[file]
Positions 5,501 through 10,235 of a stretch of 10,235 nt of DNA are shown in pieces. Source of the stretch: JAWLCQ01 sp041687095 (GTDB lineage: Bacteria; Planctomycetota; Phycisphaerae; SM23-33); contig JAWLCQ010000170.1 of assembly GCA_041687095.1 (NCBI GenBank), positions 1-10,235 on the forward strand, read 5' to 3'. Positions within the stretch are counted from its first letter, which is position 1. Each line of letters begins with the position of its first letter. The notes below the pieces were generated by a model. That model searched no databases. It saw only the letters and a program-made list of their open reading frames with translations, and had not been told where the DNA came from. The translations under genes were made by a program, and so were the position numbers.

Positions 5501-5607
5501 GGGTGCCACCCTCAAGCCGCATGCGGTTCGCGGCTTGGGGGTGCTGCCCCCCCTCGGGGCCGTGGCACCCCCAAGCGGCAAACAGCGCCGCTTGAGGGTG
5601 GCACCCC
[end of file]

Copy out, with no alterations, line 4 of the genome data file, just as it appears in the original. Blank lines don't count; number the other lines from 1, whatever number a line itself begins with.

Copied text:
5601 GCACCCC